Date of Award

2018

Degree Type

Dissertation

Degree Name

Doctor of Philosophy (PhD)

Graduate Group

Cell & Molecular Biology

First Advisor

Eric S. Witze

Abstract

Protein palmitoylation is a reversible lipid modification that regulates protein-membrane interaction, activity, trafficking, and stability in a spatio-temporal manner similar to phosphorylation and ubiquitination. Asymmetric cell division results in two distinctly fated daughter cells, by unequally partitioning proteins known as cell fate determinants. I have characterized a mechanism for protein palmitoylation to asymmetrically partition cell fate determinants, e.g. Numb and β-catenin, through the activity of the depalmitoylating enzyme APT1. Using point mutations, I have found specific palmitoylated residues on Numb are required for its asymmetric localization in dividing cells. By live-cell imaging, I have also identified a reciprocal interaction between APT1 and the Rho family GTPase, CDC42, which promotes asymmetric localization of Numb and β-catenin to the plasma membrane. In turn, this mechanism restricts Notch- or Wnt-responsive transcriptional activity to one daughter cell. Moreover, I show that altering APT1 expression levels alters the transcriptional signatures of MDA-MB-231 triple receptor-negative breast cancer cells, resembling altered Notch and β-catenin-mediated Wnt signaling. Furthermore, loss of APT1 depletes a specific subpopulation of tumorigenic cells. Together, this dissertation presents palmitoylation as a major mechanism of asymmetric cell division that maintains Notch- and Wnt-associated protein dynamics, gene expression, and cellular functions.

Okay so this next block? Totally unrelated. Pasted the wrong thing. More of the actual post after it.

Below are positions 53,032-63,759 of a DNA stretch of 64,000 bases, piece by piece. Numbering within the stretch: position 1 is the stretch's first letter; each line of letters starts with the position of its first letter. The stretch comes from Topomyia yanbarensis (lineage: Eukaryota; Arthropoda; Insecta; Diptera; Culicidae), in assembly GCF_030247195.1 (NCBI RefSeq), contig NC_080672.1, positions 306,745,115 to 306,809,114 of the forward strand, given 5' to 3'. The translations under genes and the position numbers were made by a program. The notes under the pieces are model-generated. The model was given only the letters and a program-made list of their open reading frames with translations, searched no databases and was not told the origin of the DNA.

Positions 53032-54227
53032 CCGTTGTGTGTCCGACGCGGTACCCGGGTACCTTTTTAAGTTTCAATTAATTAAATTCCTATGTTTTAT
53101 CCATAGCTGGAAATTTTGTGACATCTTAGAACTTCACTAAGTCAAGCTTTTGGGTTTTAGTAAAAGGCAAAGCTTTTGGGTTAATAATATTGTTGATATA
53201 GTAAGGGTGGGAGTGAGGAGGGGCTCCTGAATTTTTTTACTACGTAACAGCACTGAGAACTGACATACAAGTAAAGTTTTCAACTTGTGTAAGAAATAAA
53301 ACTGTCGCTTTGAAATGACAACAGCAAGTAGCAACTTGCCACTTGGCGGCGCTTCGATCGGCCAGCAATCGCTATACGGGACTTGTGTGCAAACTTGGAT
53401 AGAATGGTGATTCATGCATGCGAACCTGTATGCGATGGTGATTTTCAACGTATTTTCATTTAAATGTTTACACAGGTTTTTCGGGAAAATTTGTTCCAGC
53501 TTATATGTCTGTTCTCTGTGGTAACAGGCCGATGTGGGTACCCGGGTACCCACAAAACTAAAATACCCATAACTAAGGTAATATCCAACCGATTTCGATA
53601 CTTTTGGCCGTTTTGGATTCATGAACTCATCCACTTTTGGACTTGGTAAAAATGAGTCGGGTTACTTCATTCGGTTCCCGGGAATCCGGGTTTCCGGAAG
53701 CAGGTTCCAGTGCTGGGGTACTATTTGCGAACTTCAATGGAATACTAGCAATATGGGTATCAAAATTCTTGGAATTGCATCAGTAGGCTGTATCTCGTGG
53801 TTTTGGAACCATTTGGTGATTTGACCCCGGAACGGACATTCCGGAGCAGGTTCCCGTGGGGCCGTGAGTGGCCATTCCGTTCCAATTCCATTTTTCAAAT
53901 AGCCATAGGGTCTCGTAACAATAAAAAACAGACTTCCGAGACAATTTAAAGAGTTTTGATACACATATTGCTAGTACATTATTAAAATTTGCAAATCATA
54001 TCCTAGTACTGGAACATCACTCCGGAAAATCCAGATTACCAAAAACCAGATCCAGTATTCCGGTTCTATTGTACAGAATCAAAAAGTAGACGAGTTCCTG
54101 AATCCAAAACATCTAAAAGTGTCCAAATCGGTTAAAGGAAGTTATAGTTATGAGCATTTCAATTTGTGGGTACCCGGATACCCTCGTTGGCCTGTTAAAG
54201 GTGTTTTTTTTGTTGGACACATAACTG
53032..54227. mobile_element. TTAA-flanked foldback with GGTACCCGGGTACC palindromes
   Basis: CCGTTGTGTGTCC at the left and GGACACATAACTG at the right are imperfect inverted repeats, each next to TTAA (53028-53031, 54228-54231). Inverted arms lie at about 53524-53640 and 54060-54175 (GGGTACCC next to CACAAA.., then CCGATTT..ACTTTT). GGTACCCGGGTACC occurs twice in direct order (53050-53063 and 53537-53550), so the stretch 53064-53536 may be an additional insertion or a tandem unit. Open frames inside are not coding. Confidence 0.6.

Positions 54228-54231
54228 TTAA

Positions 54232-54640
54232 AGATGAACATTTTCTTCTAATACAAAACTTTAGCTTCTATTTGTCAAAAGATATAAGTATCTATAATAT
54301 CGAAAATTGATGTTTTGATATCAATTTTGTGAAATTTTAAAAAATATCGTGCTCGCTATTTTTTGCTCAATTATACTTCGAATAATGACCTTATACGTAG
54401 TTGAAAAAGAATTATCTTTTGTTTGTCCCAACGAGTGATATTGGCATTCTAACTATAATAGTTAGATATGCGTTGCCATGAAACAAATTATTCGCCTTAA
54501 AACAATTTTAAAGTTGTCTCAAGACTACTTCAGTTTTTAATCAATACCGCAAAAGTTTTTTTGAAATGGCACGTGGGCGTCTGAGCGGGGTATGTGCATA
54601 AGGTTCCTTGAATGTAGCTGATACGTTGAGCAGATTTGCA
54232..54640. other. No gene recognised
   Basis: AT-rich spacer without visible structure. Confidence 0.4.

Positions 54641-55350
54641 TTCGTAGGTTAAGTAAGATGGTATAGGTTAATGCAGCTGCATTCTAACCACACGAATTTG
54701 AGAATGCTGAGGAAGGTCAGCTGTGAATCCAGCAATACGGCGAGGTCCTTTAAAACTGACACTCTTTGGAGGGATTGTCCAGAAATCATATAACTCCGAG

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Additional Files

Stypulkowski_Supplementary Table 1 .xlsx (15973 kB)
Stypulkowski_Supplementary Movies.zip (1006 kB)

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Cell Biology Commons

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